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Solving an SSIS Error – Cannot convert between Unicode and non-Unicode


When transferring data from one system to another, there are usually columns with different data types between the source and the destination. In this case of a data warehouse, the source column is an nvarchar and the target is a varchar. The developer of the data warehouse has decided to use a different data type for performance reasons. The problem in SQL Server Integration Services (SSIS) for this case becomes apparent when the mapped source column gets saved to a destination column in the OLE DB Destination component.

In SSIS, once you create an OLE DB Source and add the T-SQL for the data extraction, the data type gets extracted from the source table and saved in the Input/Output column properties. The Data Conversion component of SSIS can be used to translate an nvarchar to a varchar. But let’s look at another option to change the data type. In this process, we get to learn about the input/output properties of source components.

This example will look at the Product tables used in the transaction database AdventureWorks as well as the data warehouse version of the Product dimension table. You can download these databases by going to CodePlex.

The staging package is simple. First, the staging table for the product dimension is truncated. Next, the data is imported into that staging table. Figure 1 shows an Execute SQL Task (that truncates the staging table) and a Data Flow Task (stage the product dimension data).

Figure 1 – Stage Product Dimension SSIS Package

The Data Flow Task in Figure 2 has an OLE DB Source component piping the data to an OLE DB Destination component.

Figure 2 – Inside the Data Flow Task

The T-SQL (Figure 3) is straight forward for the source component. The OLE DB Source component is selecting 7 columns from the Production.Product table in the SQL Statement property rather than connecting directly to the table. Since we only need these 7 columns, packages will perform better if we practice and stick to best practices like using T-SQL. Connecting directly to a table will select all the columns using SELECT *.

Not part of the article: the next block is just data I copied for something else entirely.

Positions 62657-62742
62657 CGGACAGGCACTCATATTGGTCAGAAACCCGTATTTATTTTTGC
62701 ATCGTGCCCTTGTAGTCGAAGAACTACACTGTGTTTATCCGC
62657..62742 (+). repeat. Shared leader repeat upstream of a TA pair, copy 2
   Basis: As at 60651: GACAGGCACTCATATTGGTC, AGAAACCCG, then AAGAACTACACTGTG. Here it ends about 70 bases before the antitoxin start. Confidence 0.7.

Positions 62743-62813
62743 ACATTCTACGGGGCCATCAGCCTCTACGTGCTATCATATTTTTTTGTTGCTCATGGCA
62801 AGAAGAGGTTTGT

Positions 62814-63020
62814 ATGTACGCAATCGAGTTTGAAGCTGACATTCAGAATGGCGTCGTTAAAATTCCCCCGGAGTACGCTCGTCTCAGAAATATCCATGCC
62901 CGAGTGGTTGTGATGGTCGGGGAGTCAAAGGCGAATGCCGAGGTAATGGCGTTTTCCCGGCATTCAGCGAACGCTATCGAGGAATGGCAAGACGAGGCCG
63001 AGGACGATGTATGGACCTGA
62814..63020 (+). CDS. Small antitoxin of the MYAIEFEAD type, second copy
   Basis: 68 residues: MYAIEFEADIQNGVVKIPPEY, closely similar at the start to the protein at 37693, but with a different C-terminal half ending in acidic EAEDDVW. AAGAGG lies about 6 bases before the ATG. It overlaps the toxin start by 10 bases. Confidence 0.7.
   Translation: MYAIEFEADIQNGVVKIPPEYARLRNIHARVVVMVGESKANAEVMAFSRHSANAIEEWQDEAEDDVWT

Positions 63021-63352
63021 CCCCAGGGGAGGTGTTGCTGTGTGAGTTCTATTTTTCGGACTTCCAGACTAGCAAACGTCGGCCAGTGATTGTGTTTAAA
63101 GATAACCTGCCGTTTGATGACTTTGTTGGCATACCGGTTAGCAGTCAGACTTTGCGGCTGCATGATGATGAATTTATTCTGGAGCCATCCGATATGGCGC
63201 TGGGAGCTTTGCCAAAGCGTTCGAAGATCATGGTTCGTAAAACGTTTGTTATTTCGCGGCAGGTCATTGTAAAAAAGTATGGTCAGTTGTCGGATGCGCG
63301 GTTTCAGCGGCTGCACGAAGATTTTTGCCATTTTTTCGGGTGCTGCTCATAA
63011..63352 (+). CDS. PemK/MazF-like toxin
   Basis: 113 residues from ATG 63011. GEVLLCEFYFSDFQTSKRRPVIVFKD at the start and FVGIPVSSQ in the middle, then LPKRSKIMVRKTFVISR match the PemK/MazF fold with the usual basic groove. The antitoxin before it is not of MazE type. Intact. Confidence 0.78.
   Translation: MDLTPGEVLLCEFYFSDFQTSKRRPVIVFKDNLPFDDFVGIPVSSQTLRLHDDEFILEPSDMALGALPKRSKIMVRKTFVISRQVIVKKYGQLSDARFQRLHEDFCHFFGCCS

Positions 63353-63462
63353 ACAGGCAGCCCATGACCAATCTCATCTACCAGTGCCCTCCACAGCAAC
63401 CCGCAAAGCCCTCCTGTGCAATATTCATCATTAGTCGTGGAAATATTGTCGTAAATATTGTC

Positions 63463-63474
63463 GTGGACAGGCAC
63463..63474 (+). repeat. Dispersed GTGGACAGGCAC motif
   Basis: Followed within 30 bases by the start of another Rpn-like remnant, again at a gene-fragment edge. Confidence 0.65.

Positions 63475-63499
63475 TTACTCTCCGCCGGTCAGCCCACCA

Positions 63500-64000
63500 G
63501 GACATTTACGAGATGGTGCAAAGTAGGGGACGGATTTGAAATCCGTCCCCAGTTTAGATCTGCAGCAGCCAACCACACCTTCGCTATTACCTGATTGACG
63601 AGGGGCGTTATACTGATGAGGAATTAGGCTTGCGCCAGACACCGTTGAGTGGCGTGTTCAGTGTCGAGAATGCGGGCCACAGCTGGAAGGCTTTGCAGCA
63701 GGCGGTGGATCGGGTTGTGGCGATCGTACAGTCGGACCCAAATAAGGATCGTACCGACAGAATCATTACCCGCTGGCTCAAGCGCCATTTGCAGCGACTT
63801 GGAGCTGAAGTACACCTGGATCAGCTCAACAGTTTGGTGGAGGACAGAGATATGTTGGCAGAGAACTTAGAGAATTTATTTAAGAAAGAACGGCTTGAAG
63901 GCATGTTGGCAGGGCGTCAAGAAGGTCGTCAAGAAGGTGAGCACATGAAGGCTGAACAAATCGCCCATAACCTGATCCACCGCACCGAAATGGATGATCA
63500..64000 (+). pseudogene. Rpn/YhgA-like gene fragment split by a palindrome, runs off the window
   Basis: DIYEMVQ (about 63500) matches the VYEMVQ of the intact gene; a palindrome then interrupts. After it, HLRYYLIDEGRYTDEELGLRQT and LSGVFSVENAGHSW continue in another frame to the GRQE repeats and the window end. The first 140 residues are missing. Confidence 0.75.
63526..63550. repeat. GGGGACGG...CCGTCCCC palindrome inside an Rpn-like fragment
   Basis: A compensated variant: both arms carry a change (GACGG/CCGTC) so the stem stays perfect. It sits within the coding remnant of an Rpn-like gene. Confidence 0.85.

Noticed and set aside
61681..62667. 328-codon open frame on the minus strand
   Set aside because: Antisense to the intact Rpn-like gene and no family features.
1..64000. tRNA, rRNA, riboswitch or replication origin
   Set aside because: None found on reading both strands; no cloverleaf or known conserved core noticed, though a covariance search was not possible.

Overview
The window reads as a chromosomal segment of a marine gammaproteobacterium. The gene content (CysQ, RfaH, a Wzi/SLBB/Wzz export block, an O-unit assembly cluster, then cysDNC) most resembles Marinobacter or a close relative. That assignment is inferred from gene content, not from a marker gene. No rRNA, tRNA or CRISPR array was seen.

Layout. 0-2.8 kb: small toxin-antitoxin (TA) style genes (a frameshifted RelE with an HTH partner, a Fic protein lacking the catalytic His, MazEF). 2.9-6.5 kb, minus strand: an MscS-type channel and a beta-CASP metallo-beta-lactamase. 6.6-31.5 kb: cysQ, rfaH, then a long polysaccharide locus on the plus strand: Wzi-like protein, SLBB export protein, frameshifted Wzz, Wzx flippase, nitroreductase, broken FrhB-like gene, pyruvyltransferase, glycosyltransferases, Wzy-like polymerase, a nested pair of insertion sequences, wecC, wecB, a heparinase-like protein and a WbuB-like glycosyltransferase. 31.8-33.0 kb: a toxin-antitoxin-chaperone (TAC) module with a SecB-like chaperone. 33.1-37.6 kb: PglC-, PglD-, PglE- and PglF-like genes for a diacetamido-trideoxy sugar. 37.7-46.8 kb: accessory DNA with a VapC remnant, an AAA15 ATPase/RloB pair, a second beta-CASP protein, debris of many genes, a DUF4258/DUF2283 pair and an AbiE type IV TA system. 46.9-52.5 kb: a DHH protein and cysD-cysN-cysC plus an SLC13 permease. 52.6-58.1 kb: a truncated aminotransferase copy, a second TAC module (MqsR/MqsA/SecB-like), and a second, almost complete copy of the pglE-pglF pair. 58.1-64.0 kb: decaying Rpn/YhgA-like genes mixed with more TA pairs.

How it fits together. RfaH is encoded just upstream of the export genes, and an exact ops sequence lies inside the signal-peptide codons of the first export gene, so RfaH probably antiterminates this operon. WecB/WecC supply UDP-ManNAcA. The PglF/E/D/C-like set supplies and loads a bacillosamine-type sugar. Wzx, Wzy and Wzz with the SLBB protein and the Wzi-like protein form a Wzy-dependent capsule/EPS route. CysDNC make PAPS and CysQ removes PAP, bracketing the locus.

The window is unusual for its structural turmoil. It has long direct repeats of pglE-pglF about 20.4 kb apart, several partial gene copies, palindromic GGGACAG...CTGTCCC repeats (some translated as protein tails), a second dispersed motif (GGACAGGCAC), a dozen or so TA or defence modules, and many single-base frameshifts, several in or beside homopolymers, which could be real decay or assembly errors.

Figure 3 – T-SQL to gather Products from Source database.

Once we place the T-SQL into the OLE DB Source component (Figure 4), the data type definitions from the source table are used to define each column in the transformation. In this case, nvarchar from the Production.Product table is used as the data type. Nvarchar data types translate to Non-Unicode type in SSIS for input and output columns.

Figure 4 – OLE DB Source Editor

The staging table in Figure 5 has a varchar data type for ProductName, ProductAlternativeKey, Color and Size. The source is nvarchar, so when we map (Figure 6) these columns in SSIS, we get an error.

CREATE TABLE dbo.stageProducts (
    [ProductID] int,
    [Productname] varchar(50),
    [ProductAlternateKey] varchar(25),
    [Color] varchar(15),
    [ListPrice] money,
    [Size] varchar(5),
    [ProductSubcategoryID] int

Figure 5 – Stage table design

Figure 6 – Mapping columns OLE DB Destination Editor

After clicking OK, the error “Column ProductName cannot convert between Unicode and non-Unicode string data types” appears, as shown in Figure 7.

Figure 7 – Error Message

Now, instead of placing a Data Conversion component between the source and destination components, the T-SQL in the OLEDB Source component will be changed to use a CAST function to convert the nvarchar source columns to varchar. See Figure 8.

SELECT [ProductID], CAST( [Name] AS VARCHAR(50)) AS Productname
      ,CAST( [ProductNumber] AS VARCHAR(25)) AS ProductAlternateKey
      ,CAST( [Color] AS VARCHAR(15)) AS Color   ,[ListPrice]     
         ,CAST( [Size] AS VARCHAR(5)) AS Size
  FROM [Production].[Product]

Figure 8 – new T-SQL statement with CAST

By placing the CAST function around the nvarchar data type columns with an ‘as varchar (xx)’, the component converts the data in the pipe. Since the data types were extracted from the original T-SQL, the OLE DB Source component’s Advanced Options have to be modified. For some reason, the Input Column property changes for these columns, but the Output property does not. We have to do this manually.

Right-clicking on the Source component (Figure 9) enables a menu to select the Show Advanced Editor…

Figure 9 – Show Advanced Editor…

Once in there, go to the Input and Output Properties and select the Output Columns. The ProductName, ProductAlternateKey, Color and Size have to be changed from Unicode string (DT_WSTR) to string (DT_STR) as seen in Figures 10 and 11.

Figure 10 – Output Columns (ProductName)

Figure 11 – DataType property change to String

After repeating this for all previously nvarchar columns, the error goes away as shown in Figure 12.

Figure 12 – Error has been solved

Even though a Data Conversion component can be used to convert the data types, this method helps keep the logic in the T-SQL. Not only does this method show an alternative to the Data Conversion component, but also gives an opportunity to learn about the Advanced Options of a Source component.


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